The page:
By Michael Burke, B&M Research
Market expectations have shifted abruptly in the direction of European Central Bank (ECB) tightening. In the early part of May, the July three-month Euribor contract had fallen by 25bps, implying that rates will rise towards 3.75% over that period, although soothing words from ECB President Wim Duisenberg have since sparked a recovery. The peak compares to an official two-week repo rate of 3.25% and a three-month repo rate of 3.57%. At its height, the premium over these two official rates implies that a 25bps rate hike is a virtual certainty (and the December contract implied that rates will rise by at least 75bps before year-end).
Negative comments from ECB board members, an upward revision of Euroland CPI and a series of pay strikes in Germany had all contributed to the new mood on rates. Now the market has turned 45 degrees, but not 180 degrees in its is rate expectations, even though it has been a practise of the ECB to deliberately wrong-foot the market. In this article, we examine the economic case for higher rates, the outlook for ECB tightening and market consequences of ECB rates policy.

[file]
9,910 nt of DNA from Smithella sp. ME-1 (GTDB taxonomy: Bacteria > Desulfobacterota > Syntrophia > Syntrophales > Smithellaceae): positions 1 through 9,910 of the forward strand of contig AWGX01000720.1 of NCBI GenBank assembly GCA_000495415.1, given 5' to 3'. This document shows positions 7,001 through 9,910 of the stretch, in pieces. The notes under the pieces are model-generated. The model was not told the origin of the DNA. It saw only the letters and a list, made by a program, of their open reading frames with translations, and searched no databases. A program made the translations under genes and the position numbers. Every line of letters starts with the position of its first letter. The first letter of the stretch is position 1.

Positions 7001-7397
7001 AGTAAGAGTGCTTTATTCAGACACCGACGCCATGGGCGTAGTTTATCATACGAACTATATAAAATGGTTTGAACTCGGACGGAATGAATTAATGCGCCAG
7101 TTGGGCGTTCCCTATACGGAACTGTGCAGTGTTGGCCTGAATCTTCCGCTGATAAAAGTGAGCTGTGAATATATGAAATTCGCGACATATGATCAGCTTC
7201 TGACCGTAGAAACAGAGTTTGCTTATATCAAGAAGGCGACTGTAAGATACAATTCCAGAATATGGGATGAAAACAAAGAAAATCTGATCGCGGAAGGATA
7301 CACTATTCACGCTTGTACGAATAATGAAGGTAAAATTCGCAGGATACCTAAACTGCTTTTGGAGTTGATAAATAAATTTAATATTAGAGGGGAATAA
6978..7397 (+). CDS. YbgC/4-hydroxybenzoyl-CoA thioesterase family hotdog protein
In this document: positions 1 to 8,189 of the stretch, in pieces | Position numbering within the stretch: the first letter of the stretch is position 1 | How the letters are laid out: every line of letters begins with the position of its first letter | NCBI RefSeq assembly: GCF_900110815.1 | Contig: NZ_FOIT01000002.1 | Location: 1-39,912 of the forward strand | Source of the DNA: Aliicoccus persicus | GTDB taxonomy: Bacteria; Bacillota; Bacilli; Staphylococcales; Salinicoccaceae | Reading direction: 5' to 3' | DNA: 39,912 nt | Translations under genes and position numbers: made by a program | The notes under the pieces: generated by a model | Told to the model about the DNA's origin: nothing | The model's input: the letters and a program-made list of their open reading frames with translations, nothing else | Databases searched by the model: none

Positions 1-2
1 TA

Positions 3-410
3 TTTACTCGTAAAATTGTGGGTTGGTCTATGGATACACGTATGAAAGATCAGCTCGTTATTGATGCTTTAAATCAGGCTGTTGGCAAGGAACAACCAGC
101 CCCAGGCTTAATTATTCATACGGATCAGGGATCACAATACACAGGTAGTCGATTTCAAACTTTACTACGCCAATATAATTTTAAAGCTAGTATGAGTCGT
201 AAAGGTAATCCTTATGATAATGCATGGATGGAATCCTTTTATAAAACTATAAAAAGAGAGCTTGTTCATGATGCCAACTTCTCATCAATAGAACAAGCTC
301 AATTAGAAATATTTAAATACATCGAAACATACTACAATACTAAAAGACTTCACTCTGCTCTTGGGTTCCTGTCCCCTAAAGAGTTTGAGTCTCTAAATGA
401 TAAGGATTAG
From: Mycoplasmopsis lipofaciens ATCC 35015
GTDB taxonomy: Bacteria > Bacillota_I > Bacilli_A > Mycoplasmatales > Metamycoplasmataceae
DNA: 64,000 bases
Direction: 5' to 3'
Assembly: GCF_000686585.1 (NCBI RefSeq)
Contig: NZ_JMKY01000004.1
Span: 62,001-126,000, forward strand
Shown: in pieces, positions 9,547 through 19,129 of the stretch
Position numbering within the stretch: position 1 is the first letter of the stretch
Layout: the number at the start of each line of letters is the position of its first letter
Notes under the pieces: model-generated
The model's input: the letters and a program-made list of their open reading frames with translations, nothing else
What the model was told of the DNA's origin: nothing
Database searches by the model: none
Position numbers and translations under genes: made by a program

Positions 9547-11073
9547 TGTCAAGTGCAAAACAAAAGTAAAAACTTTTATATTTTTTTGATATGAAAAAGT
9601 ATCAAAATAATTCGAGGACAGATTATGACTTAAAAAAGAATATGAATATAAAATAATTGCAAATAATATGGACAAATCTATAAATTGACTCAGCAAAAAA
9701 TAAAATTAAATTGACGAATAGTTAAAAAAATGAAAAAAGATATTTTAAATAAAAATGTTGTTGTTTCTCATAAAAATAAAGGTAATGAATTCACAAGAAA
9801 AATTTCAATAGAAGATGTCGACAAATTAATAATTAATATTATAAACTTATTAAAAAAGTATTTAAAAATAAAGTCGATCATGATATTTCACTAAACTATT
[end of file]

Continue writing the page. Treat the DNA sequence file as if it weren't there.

Many commentators have also suggested that the revival of the European economy is also a factor in prompting higher rates.
However, it seems clear that the Euroland economy is neither relatively nor absolutely strong enough to warrant higher rates. Industrial production is still contracting year-on-year (despite recent monthly rises) and the growth in retail sales remains modest.